-- Helen, in WI (, November 11, 2001.

You picked the right season to be interested in no till farming! Everyone in suburbias are bagging up your mulch/compost & setting it by the curb for you,twice a week at that! My plot was 25' x 35' 1st year now in its 2nd yr its 35' x 103'. This is my second mulch garden, oh how it hurt to leave all of that beautifull dirt! Fall is the easiest time to start a 'mulch garden' as coined by the great gardener Ruth Stout. Hopefully your library has a book by her. The toughest weeds will invade the edges & pop up where you pull back the mulch to plant. So no till is not no weed. But they have very loose roots easier to pull/hoe. I use nothing but bagged leaves-pine oak-pecan- any kind [sticks too!] raw & finised compost, & straw /manure from a couple of horse stables. The soil does not get overly acid, but the soil does take longer to warm in the spring under its blanket. Transplanting is used mainly. Direct seeding crops is pretty much out for the 1st & somtimes 2nd year[depd. on your perin. weed types] except for raised hill plantings where you intensevly weed a small area & build it up or impost weed free soil & build it up. Give it a try even if you don't like it it will have given you lotsa biomass to turn under!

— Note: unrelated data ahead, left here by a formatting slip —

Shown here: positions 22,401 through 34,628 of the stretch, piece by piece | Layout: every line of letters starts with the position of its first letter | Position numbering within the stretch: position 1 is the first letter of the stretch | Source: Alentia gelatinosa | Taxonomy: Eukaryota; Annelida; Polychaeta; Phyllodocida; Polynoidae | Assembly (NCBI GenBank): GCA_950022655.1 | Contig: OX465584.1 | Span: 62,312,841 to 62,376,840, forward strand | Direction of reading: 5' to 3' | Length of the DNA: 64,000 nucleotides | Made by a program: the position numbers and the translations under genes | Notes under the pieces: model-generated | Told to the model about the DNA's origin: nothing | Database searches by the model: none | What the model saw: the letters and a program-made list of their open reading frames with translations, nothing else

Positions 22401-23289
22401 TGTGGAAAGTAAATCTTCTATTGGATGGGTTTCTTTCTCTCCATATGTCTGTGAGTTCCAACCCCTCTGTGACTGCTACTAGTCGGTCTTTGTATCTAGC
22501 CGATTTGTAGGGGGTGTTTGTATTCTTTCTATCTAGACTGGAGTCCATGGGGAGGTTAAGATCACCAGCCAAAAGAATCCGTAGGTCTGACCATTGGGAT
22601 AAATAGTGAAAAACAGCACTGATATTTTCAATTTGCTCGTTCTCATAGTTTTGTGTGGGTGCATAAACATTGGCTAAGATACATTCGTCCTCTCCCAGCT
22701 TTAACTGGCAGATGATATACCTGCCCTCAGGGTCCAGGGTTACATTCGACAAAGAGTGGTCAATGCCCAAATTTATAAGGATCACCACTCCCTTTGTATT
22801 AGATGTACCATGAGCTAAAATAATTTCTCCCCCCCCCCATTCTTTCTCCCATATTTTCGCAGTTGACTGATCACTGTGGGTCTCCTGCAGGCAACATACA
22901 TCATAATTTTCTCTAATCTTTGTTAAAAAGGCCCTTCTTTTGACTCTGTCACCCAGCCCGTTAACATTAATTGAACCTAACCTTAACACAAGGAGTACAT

-- bj pepper in C. MS. (, November 11, 2001.

We've just finished up our 3rd season of mulching here, and just love it! We mainly use hay, and occasionally throw some manure on top of the old in the fall before covering it with some new. Most of what we use is from a round bale, and the weeds don't seed in it like most people think! One time, we had some weird weed that must have been in the hay come up thick, so I just flipped the hay over on top of it and that took care of it (it was too small, numerous, and irritating to pull out, altho the rest of the weeds are easy to pull for the most part). We used Ruth Stout's book "Gardening Without Work" for our research - not only is it informative, but some parts are a riot! She must have been one great lady - she is so lighthearted and hysterical in the book!

-- Leslie in MO (, November 11, 2001.

Hi again - see also Elizabeth's new thread, a little later (higher) on the list of topics :) Helen

-- Helen, in WI (, November 11, 2001.

Thank you all very much for your advice. I really appreciate your help.

-- Janet in Kansas (, November 13, 2001.